For special outings, we got out the map, made circles with 10, 25 & 50 mile radius of home. Then we checked what was available to see and do. Even that would provide an evening’s worth of entertainment.
    The library was our savior – books for pleasure, how-tos, travel guides, biographies, you name it we read it. Gave us lots of info and lots of ideas AND taught us that we were not the only ones with limited income.
    It’s all in the outlook – lean times do not have to mean deprevation, just preparation. By the way, my husband and I still live this way.

  5. Lynnae @ Being on February 29, 2008 at 2:06 pm

    I’m going to be trying my hand at gardening this year. Hopefully it will go well….

  6. N. & J. on February 28, 2008 at 9:46 pm

    My fiance and I actually started our own blog to address how we are finding a balance. We have started trying to make some of our own products like soap, shaving cream, and candles. I bought a bike and now ride to work instead of drive. We buy as much as possible from bulk bins and some things we can’t we just don’t buy anymore. We even found a local dairy that would deliver raw milk so we can make our own butter, butter milk and cream. We would love to own our own cow or have a huge garden but since we live in a tiny apartment we do what we can.


  7. Lisa- Domestic Accident on February 28, 2008 at 8:20 pm

    Okay, I am a total nervous nelly (I actually have a stockpile of medicine in case of a pandemic, seriously), but I’m not really worried about the economy for some unknown reason. I know gas is becoming more and more outrageous, but I think it’s sort of beneficial because it’s making me think twice about running errands 5x/wk. I’m consolidating my store runs, being more mindful of rushing here and there. How many activities do my kids have to be in? And as far as food prices, I am finally paying much more attention to how much we waste. Kids are getting much less in their cups and I’m pouring less down the drain. My grocery bill hasn’t gone up because I’m finally being hard core about meal planning and stretching leftovers instead of tossing them. This may sound like crazy talk, but it’s reinforcing my desire to live simply and continue simplifying. I like that.

    Of course, this may be because financially we are fine for now. Maybe in another year or two, I’ll be singing a different song.

  8. Frugal Dad on February 28, 2008 at 9:15 pm

    We’ve been trying to convert to buying the large bags of generic cereals at Walmart and storing them in plastic cereal containers. They tend to keep longer and taste just as good to us.

  9. Rebecca on February 28, 2008 at 8:53 pm

    Don’t think I could make my own Fruit Loops. :0) But we have definitely cut back on breakfast cereals. I purchased a bunch of wheat a year ago and didn’t know then that the prices would rise. I still have quite a bit of that wheat in storage (wheat keeps for years) and have been milling it as necessary, but we still need white flour for lightening up the bread a bit.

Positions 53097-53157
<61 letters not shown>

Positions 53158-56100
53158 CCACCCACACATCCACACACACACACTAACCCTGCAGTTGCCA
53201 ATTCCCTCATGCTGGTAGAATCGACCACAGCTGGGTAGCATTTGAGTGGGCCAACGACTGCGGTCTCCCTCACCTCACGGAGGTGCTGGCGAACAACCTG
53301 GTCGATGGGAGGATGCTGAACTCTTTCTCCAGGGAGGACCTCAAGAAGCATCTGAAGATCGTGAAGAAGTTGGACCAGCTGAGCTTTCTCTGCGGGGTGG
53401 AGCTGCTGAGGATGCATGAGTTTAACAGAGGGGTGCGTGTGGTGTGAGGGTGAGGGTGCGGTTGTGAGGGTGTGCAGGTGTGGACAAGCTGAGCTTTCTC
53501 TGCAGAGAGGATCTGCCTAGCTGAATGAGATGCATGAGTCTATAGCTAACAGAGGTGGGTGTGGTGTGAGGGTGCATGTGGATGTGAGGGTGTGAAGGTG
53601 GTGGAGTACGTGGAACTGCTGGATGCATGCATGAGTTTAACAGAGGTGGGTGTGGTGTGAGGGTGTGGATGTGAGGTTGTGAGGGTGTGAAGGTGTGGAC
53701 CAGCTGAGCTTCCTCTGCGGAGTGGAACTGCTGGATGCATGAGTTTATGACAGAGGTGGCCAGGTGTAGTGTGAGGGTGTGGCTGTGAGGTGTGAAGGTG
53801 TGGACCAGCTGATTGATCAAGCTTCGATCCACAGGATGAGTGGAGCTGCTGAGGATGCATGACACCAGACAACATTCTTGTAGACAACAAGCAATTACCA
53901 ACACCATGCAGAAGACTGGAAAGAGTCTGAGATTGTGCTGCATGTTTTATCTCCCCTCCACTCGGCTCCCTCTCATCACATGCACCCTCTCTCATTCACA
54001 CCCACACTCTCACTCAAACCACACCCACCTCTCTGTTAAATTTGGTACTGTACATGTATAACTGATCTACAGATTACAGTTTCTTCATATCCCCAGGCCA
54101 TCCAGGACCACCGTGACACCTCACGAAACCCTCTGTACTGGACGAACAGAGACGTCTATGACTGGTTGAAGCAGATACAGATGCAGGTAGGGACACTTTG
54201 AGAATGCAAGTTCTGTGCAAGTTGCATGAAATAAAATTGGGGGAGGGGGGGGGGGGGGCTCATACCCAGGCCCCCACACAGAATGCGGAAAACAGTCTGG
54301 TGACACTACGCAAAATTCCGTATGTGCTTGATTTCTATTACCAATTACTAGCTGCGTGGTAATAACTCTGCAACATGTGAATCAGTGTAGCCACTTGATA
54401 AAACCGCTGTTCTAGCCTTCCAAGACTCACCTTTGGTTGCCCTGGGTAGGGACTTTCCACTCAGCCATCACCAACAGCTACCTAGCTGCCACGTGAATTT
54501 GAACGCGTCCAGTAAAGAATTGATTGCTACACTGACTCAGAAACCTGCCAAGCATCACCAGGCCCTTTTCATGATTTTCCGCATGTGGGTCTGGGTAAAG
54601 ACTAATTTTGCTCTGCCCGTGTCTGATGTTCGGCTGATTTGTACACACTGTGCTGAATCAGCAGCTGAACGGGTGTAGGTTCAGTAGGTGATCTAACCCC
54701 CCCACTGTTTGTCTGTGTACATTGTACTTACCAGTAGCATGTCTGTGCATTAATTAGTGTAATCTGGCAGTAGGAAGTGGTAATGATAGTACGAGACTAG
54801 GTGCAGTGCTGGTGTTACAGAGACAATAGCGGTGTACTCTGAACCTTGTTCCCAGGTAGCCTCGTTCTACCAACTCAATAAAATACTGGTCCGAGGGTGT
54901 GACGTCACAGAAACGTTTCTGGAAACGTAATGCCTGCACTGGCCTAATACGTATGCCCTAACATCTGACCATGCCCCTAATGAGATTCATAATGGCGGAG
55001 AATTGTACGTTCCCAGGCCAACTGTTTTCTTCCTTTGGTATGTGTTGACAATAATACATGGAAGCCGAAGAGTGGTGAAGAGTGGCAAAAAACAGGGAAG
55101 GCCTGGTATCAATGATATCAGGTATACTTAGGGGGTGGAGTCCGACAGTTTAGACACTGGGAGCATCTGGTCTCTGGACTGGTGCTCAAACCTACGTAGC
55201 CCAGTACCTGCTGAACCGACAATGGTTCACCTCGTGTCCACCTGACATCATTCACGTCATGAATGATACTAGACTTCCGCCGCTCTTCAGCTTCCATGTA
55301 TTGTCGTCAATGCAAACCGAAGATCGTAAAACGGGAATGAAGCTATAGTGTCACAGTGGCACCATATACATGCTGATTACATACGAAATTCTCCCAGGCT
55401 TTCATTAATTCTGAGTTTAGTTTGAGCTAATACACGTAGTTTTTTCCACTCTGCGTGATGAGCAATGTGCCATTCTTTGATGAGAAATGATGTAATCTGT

But perspective helps here a lot. Yes, we now have to pay a lot more for milk, cheese, flour and other goods…but we still have a lot to be thankful for. Sometimes when the blessings that we have are harder to get, we appreciate them even more.

  10. chocolatechic on February 28, 2008 at 2:50 pm

    I started stocking up on flour right before the prices began to rise. That was about 2 months ago. Flour has doubled since then. I stopped purchasing milk about 7 years ago, and we use powdered. We eat a lot of oats, but oats have risen right along with flour.

    We don’t eat a lot of pre-packaged foods, and we are cutting back. However, before gas/milk/flour started rising, we were already living frugally.

    I honestly don’t know how much more we can take.

    We keep our house at 64º. I save gray water from the washing machine to flush toilets, I don’t purchase chips or other snack foods, and any treats that are made, are made from scratch.

    I do a container garden as we live in the city, and our soil is bad. Nothing but weeds seem to flourish here.

  11. Meredith from Merchant Ships on February 28, 2008 at 1:59 pm

    Sound advice.

    Living in urban areas like ours makes it easy–and harder–to know where to cut back, doesn’t it?

    On the one hand, we are surrounded by CSAs and farms, but with gas going up to $4 a gallon, isn’t it better for me just to walk to Kroger?

    Should I sell my house and move to one with a better spot for gardening, or would I do better to stay close to my husband’ workplace?

    I think about these things a lot.

  12. hsgbdmama on February 28, 2008 at 1:51 pm

    I have our family into a retreat mode right now, cutting back on as much unnecessary spending as possible and looking at what else we can cut.

    For cereal, which we don’t eat a lot of, either store brands or Malt-O-Meal have sufficed fine. In fact, store (or private label) brands have sufficed just fine for a lot of things.

    I’ve canceled several subscriptions and have retained only the few which provide a lot of benefit.

    I’m also starting to plan for summer, so we don’t have to be out and about a lot … we’re going to find contentment at home again this summer. 🙂